By H. Boone Porter
It is as the manifestation of the glorious light of God our Creator that St. Paul spoke of the Incarnation of our Blessed Savior. Some other writers of the New Testament expressed similar thoughts. But how do the writers of the four gospels relate the Lord’s coming among us to the doctrine of creation, the First Article of our Christian faith? We may approach this by also considering their use of the symbolism of light and the related theme of darkness as the space within which light manifests itself.
St. Matthew, immediately after speaking of our Lord’s birth, proceeds to tell of the magi, the wise men from the East. It is a star — certainly seen in the darkness of night — which finally brings them to Bethlehem. This, of course, is uppermost in our thoughts on Epiphany. St. Mark does not provide any information about our Lord’s birth or childhood but, as we shall see next week, Mark has his own way of relating the beginning of the gospel to the story of creation. St. Luke has the most familiar account of our Lord’s birth in Bethlehem. Around this, in turn, has crystallized the popular imagery of Jesus, Mary, and Joseph in the barn surrounded by animals, an attractive pictorial way of suggesting the cosmological implications of the Incarnation.
But returning to the theme of light, Luke develops it in connection with his poetry. In the Benedictus or Song of Zechariah (St. Luke 1:68-79), the forgiveness of sins to be announced by John the Baptist is
Because of the tender mercy of our God
Whereby the sunrise (or dawn) from on high will visit us
To shine on those who sit in darkness and the shadow of death… (verses 78 and 79)
This comparison of the coming of redemption to the rising of the sun suggested long ago the use fo this canticle in the morning devotions of the Church, where we continue to recite it. The song of the angels, Glory to God in the highest (St. Luke 2:14), is introduced in the previous verses by the appearance of the angels and the shining of God’s glory in the night. Then there is the Nunc dimittis or Song of Simeon (St. Luke 2:29-32), in which salvation, embodied in the child Jesus, is called
A light for the enlightenment of the Gentiles
And the glory of thy people Israel.
These poems or canticles, together with the Magnificat, or Song of Mary also given in Luke’s gospel, have of course had a far-reaching influence on the development of Christian worship, especially in the daily morning and evening prayers of the Church.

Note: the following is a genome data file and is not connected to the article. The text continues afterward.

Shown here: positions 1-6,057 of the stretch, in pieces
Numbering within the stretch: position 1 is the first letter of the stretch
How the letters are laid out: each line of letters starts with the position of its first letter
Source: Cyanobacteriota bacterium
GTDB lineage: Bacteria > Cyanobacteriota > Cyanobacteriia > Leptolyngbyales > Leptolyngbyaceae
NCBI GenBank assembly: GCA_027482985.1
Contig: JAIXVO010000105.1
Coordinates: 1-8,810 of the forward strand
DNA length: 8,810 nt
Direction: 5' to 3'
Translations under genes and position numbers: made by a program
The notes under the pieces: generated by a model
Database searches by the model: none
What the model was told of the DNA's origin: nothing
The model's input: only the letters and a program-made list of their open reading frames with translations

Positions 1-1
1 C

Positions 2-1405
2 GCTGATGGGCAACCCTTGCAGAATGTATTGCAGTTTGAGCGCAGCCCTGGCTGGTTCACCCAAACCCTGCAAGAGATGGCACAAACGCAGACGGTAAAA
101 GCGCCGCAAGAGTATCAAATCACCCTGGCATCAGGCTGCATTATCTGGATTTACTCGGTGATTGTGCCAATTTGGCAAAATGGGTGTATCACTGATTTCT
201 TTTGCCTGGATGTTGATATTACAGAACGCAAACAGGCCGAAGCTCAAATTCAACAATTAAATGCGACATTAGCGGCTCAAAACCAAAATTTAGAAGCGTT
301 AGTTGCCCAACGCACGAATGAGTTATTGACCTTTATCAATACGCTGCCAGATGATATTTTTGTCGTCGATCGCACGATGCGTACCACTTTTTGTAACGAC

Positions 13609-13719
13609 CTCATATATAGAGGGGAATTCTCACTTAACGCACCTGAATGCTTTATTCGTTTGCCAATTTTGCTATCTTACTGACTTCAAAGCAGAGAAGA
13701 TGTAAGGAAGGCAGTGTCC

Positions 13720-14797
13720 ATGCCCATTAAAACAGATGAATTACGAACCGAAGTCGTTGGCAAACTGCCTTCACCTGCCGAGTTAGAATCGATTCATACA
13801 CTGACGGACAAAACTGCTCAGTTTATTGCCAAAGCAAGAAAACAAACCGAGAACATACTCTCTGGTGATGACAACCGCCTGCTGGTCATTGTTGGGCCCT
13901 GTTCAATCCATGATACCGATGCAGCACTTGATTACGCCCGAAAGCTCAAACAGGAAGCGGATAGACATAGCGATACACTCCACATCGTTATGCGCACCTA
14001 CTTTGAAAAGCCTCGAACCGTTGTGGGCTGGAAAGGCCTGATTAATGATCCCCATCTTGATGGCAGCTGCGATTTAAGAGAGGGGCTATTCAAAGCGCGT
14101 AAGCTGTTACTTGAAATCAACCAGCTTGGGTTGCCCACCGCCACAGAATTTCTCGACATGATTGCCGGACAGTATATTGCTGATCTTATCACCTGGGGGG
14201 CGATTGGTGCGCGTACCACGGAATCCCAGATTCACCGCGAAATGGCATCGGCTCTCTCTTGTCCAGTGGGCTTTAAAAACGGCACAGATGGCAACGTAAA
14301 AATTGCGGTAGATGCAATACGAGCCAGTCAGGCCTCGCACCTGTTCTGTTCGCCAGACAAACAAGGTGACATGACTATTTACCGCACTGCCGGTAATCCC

It is in the fourth gospel, St. John’s, that this theme of light comes back into explicit relation with the doctrine of creation. When John wrote his gospel, he began in a solemn manner, reminiscent of the opening of Genesis: “In the beginning was the word …” As God had begun creation by making light, so now it is announced, “In him was light, and the light was the life of men …” There are no shepherds or wise men in John’s prologue, but in his own manner he tells us what the incarnation means. Jesus Christ embodies the intellectual light, the truth, the meaning, and the divine purpose on the basis of which all that exists has been constituted. It is on this same basis that our rationality as human beings is possible (“ the light of men”). But “light” suggests more than rationality. It is the faith, it is love, it is the goodness of God which illumine the heart and which make us truly human. It is this light, which is in Jesus Christ, that the Creator of the universe wills to share with you and me.
Will you see this light? It is most likely to be consciously experienced, by you and me as by shepherds and wise men, in darkness, quietness, and solitude. Tonight perhaps? Will you leave the circle of lamplight and venture out, to stand alone beneath the winter sky, experiencing darkness for a few minutes? As the poet T.S. Eliot said,
I said to my soul, be still, and let
the dark come upon you,
Which shall be the darkness of
God. (East Coker, III)
It is in our darkness, our inner as well as outer darkness, that we can receive some vision of the light of Christ, in whom we behold the glory of God the Father.
The Rev. Dr. H. Boone Porter was editor of The Living Church from 1977 to 1990. This article was published in our January 1, 1978 edition,